Pina Bausch depicted extremes on stage – love and hatred, joy and misery, kindness and cruelty. She came to prominence in the last quarter of a very bloody century (she was born in Germany in 1940), and her work can feel obsessed with violence. When she first took her company, Tanztheater Wuppertal Pina Bausch, to the Brooklyn Academy of Music in 1984, New Yorker dance critic Arlene Croce was decidedly appalled. She described Bausch's The Rite of Spring, which depicts a terrified young woman being lynched by her community, as "the pornography of pain."
For others, Bausch was a total revelation. Her choreography did things they hadn't realized dance could do. It imposed on you; disturbing sequences of humiliation, exclusion and subjugation weren't easily forgotten. It also forced audiences to think harder about the space between choreographer and choreography: Was there irony in Bausch's appetite for sexual cruelty? Was she complicit with, or condemnatory of, the brutality depicted onstage?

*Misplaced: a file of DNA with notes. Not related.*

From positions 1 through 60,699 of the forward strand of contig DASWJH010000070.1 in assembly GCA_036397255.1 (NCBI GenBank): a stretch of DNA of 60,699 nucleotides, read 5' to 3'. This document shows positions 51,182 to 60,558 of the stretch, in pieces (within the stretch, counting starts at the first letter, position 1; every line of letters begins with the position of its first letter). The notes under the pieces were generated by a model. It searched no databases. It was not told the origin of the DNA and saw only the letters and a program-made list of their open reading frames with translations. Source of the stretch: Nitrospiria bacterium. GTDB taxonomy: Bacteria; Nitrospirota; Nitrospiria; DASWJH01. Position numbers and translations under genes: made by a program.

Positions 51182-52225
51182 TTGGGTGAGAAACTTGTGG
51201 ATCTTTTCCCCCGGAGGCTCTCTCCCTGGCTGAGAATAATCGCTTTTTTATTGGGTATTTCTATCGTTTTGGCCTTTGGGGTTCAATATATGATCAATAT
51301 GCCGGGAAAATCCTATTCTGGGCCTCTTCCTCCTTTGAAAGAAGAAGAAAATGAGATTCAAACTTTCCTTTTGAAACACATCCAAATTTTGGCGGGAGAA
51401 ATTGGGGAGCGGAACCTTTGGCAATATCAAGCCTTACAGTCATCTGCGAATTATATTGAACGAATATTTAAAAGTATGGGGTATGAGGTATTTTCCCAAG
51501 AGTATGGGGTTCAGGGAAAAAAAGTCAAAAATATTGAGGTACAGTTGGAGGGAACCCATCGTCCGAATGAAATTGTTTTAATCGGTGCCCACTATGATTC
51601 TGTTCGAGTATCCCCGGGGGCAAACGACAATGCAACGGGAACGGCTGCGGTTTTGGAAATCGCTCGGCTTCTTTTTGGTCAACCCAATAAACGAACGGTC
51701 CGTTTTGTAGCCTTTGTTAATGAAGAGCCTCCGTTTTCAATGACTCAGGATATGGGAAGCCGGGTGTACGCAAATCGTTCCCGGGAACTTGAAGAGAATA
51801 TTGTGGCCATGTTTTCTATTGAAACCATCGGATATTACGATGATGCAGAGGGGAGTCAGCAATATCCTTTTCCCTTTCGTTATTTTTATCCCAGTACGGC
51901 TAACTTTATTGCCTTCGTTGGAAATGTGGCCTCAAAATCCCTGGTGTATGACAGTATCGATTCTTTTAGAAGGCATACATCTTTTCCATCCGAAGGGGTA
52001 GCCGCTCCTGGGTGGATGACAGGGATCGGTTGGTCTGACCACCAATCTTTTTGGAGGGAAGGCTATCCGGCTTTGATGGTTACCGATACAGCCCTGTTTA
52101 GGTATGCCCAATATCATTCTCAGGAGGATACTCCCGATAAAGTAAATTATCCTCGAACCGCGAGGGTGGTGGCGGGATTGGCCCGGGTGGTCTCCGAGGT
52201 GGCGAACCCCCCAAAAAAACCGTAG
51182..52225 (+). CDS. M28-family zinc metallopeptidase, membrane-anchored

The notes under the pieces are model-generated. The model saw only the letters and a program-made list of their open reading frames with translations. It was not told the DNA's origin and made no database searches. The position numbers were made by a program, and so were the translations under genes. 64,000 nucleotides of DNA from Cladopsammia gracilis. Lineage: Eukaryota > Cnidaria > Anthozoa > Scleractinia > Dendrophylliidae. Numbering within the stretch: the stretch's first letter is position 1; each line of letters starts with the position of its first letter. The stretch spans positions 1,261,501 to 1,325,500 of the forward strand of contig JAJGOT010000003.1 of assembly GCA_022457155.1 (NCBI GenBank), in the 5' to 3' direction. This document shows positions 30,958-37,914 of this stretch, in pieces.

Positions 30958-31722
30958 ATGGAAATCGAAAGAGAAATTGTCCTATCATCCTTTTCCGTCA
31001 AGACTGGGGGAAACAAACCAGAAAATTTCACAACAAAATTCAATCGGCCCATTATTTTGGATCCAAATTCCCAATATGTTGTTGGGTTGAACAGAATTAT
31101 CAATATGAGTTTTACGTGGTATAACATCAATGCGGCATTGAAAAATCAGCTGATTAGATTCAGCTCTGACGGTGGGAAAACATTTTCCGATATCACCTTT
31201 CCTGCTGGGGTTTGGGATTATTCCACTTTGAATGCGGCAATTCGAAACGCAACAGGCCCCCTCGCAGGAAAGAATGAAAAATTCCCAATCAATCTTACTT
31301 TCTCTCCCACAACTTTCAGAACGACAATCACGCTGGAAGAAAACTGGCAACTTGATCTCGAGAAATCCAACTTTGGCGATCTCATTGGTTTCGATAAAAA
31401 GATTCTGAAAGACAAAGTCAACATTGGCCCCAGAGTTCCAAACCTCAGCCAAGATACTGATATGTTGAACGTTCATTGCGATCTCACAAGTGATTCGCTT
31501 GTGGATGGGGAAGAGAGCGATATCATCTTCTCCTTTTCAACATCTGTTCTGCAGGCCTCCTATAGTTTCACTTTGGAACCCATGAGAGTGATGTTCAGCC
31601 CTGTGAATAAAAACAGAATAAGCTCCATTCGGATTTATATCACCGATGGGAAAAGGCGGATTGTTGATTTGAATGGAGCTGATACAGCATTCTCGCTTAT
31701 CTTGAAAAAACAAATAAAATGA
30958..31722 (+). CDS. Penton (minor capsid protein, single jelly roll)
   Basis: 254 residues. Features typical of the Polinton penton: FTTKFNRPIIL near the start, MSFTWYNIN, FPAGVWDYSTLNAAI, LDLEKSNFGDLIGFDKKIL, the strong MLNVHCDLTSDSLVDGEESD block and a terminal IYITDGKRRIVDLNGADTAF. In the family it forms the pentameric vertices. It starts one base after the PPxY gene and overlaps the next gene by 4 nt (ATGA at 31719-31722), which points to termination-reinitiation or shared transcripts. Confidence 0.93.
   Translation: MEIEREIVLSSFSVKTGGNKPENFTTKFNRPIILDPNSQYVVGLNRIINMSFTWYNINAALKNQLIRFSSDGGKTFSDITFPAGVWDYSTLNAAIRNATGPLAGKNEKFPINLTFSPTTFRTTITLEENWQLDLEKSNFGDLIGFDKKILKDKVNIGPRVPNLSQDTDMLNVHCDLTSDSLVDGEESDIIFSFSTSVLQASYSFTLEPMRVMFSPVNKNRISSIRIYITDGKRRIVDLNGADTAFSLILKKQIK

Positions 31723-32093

The dance world fell instantly in love with the power and vitality of her work. Beyond it, Bausch quickly had a following of world-class directors: Ingmar Bergman, Federico Fellini, Pedro Almodovar. Wim Wenders, director of the exquisite 2011 documentary Pina, claims to have wept in his seat after seeing his first show. By the late-eighties, she was considered a pioneer in dance – among the century's most important choreographic innovators.
This week, Tanztheater Wuppertal returns to the National Arts Centre, marking their sixth visit to Canada since 2004. They'll be performing two seminal early works, The Rite of Spring (1975) and Café Muller (1978). In preparation for the show, I spoke with two members of Tanztheater, both with different stories to tell about dancing with the inimitable company.
Michael Strecker was a 30-year-old dancer working in Amsterdam in 1995 when he saw Pina Bausch perform for the first time – she was dancing the lead in Café Muller. Strecker was as impressed as he was bewildered. "I don't know what it was; it was so irritating to see a piece like this – a piece of dance theatre. I was mixed up. I didn't understand it," he tells me. But when the second act introduced him to The Rite of Spring, he was sold. "I fell completely in love with the company, with the work, with Pina."